PET/MR images of tau deposits among emergency responders on 9/11 are concerning, but they fall short of a definitive link to dementia, according to research presented at the Society of Nuclear Medicine and Molecular Imaging's annual meeting in Vancouver, Canada.
Researchers from Renaissance School of Medicine at Stony Brook and Northwell Health in New York found highly elevated levels of tau protein in several first responders to the terrorist attacks at the World Trade Center, but most of the subjects had not progressed to Alzheimer's disease or dementia.
"The preliminary results of this pilot study show that most first responders have relatively high tau levels, but are not consistent with Alzheimer's disease," said Juin Zhou, medical student at Stony Brook. "However, we have two subjects with very high tau levels [who are] cognitively unimpaired."
Search-and-rescue operations conducted after the collapse of the two World Trade Center towers on September 11, 2001, exposed emergency responders to extremely adverse emotional, mental, and physical conditions that included exposure to toxic substances. Over the course of the following years, approximately 23% of this population developed chronic post-traumatic stress disorder (PTSD), four times greater than approximately 6% of the general population.
PTSD, cognitive impairment
Previous studies involving these emergency workers have shown that the severity of their PTSD symptoms correlates to their degree of cognitive impairment. Other research has found evidence of unique neuropathology among the cognitively impaired within this same group. More specifically, cognitively impaired responders presented "with reduced cortical thickness, compared with cognitively normal responders, as well as adversely affected brain regions in responders with PTSD," Zhou told SNMMI attendees.
"As the responders are approaching midlife, they also appear to have a higher incidence of cognitive impairment than the general population as well within their same age group," she said.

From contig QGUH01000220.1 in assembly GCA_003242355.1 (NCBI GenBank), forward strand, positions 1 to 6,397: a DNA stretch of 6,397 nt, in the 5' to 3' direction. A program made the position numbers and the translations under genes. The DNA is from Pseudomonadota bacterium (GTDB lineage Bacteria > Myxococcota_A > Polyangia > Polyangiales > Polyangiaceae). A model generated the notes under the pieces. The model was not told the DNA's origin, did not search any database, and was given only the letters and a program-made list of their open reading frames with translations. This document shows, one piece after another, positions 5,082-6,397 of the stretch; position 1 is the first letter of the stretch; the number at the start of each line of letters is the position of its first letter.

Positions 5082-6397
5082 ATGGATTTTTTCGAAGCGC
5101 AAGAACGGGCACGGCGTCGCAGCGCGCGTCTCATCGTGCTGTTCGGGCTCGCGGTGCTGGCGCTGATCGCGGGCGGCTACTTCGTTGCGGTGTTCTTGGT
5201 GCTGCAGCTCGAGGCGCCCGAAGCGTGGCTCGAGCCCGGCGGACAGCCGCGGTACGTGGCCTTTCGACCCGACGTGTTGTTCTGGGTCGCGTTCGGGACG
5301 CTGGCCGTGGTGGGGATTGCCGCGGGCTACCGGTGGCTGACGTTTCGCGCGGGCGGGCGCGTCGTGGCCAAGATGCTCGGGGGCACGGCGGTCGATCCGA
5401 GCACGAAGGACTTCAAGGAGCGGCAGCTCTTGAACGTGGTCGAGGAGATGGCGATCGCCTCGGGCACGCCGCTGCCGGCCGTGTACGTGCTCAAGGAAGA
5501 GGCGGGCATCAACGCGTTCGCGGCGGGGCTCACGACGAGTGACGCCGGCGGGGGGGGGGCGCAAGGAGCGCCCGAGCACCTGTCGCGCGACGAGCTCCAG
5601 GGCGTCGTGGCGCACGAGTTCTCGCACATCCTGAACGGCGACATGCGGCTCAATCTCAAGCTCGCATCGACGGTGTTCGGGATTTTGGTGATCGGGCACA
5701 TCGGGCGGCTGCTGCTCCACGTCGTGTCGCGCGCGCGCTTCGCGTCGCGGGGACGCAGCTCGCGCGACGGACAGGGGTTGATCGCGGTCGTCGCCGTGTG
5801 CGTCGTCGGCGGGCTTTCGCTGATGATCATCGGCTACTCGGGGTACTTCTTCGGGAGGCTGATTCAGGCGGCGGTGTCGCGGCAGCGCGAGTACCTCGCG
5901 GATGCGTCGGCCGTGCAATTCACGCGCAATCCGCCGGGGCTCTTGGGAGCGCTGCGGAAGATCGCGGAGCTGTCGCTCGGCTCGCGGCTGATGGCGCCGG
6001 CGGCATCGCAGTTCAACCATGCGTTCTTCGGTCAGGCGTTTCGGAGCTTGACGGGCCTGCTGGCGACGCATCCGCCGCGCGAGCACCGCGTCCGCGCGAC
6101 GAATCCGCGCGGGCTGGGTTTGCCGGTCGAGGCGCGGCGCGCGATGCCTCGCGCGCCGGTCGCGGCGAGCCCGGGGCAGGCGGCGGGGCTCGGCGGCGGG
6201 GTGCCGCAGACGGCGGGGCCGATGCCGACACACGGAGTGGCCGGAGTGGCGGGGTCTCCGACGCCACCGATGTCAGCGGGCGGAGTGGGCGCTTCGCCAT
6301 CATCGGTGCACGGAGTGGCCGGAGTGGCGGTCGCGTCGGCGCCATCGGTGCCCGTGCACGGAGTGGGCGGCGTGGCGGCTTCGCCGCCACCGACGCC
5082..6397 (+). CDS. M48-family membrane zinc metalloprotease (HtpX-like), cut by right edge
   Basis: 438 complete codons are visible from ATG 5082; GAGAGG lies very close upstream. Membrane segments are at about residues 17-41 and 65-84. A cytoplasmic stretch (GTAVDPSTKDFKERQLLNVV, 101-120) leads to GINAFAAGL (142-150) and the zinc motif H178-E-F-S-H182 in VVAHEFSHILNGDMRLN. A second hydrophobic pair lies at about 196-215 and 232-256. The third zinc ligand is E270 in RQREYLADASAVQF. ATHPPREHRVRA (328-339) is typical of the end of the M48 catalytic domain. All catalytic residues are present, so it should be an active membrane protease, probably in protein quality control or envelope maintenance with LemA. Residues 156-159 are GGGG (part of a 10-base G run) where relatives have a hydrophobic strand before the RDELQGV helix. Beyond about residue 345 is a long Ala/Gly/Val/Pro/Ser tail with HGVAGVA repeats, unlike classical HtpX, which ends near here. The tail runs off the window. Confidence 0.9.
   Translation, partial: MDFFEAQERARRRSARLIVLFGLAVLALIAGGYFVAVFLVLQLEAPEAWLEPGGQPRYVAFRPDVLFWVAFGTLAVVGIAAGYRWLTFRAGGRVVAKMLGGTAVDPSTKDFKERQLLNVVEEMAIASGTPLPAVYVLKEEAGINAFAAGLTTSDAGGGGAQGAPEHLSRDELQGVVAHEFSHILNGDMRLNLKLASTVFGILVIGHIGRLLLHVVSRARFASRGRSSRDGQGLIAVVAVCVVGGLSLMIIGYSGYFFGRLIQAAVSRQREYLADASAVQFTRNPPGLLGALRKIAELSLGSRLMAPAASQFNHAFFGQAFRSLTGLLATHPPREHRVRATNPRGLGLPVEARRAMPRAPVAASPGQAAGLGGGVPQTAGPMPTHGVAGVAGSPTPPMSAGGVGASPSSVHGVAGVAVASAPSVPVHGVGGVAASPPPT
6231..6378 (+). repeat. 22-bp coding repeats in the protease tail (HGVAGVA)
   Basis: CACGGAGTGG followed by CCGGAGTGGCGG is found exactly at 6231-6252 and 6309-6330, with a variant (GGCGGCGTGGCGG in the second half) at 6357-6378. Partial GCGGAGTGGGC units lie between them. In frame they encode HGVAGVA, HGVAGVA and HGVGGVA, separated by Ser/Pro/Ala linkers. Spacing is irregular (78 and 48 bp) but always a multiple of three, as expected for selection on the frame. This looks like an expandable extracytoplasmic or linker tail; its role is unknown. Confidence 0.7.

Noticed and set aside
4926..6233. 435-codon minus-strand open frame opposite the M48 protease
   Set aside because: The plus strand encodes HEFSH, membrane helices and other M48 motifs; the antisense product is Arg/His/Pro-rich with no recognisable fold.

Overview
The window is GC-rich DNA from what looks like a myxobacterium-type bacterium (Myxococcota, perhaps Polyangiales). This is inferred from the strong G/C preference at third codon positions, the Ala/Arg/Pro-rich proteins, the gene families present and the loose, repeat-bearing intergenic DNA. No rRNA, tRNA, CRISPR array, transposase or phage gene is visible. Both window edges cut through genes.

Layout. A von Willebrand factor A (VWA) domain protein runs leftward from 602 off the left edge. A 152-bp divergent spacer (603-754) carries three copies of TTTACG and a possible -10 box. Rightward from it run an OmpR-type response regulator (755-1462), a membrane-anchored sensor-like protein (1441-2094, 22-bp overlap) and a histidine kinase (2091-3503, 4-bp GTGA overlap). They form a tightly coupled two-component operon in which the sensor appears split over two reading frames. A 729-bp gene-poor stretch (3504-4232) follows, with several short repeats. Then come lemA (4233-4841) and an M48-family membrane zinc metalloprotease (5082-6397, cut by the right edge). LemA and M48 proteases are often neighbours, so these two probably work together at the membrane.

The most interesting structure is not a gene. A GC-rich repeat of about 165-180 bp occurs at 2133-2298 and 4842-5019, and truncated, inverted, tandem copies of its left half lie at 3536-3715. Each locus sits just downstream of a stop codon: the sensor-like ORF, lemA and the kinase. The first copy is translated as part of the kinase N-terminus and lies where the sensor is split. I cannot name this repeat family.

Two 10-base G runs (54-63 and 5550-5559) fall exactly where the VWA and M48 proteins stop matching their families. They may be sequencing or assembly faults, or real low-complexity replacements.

Given that cognitive impairment is quite common among Alzheimer's disease and dementia patients, Zhou and her colleagues created a pilot study to use PET/MRI to assess the extent and location of tau deposits, which have been linked to both conditions, across regions of the brain that included the amygdala and the inferior temporal and lateral occipital lobes.
To date, the researchers have enrolled 14 responders (range, 50-61 years), 11 of whom (78%) are cognitively impaired and five (45%) of whom have PTSD. Subjects are required to take the Montreal Cognitive Assessment (MoCA) test to gauge their cognitive abilities and are excluded from the study if they have any conditions, such as a history of psychosis, that would adversely skew cognitive evaluations and results.
Next up were PET/MRI scans (Biograph mMR, Siemens Healthineers), which began 80 to 100 minutes after injection of the PET radiotracer F-18 flortaucipir (Tauvid, Avid Radiopharmaceuticals), which has shown an ability to detect tau pathology and help differentiate between individuals with Alzheimer's disease and mild cognitive impairment and healthy controls. PET images then were registered to T1-weighted magnetization prepared rapid acquisition gradient echo (MPRAGE) MR images. Standardized uptake values (SUVs) across brain regions were partially corrected and normalized using the cerebellar gray matter.
Insufficient for diagnosis
While the researchers found nine responders (64%) met the criteria for preclinical Alzheimer's disease, only three responders (21%) had advanced to stage I-II Alzheimer's with abnormally high uptake in the entorhinal cortex. Most interestingly, Zhou and colleagues noted in their abstract that only one responder "had patterns consistent with stage III [Alzheimer's], and one had uptake in the temporal cortex consistent with advanced Alzheimer's, though not all regions expected to exhibit tau increases at stage IV were affected."
Given the results so far, Zhou and colleagues concluded that "tau status alone is not sufficient to diagnose Alzheimer's disease and related dementias, even in the context of cognitive impairment."
They added, however, that it is "concerning that these responders have increased tau signal at ages where Alzheimer's disease and related dementias is rare. In the responder with the greatest tau load, the distribution of the tau proteins did not follow the expected pattern, suggesting neuropathology that differs from patterns seen in conventional Alzheimer's disease and related dementias."